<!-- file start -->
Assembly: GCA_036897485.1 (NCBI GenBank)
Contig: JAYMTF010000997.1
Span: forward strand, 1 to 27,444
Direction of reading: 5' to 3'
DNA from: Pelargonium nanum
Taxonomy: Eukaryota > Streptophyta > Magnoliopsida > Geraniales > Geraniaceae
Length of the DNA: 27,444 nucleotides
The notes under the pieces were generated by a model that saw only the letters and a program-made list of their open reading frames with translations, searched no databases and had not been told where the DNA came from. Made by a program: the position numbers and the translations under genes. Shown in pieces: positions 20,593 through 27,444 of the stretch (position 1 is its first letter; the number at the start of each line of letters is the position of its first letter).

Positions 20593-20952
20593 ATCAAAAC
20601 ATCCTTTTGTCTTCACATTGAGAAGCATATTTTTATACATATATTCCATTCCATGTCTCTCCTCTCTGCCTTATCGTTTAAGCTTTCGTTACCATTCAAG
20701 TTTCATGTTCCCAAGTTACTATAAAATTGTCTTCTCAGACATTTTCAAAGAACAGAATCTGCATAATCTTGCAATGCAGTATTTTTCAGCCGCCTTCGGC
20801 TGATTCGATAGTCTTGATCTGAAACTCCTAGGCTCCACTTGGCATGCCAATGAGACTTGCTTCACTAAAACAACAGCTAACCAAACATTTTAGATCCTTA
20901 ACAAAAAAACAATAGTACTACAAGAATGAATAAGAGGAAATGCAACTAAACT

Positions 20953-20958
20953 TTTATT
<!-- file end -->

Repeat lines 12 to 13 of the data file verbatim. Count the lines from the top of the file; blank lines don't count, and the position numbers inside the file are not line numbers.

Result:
20701 TTTCATGTTCCCAAGTTACTATAAAATTGTCTTCTCAGACATTTTCAAAGAACAGAATCTGCATAATCTTGCAATGCAGTATTTTTCAGCCGCCTTCGGC
20801 TGATTCGATAGTCTTGATCTGAAACTCCTAGGCTCCACTTGGCATGCCAATGAGACTTGCTTCACTAAAACAACAGCTAACCAAACATTTTAGATCCTTA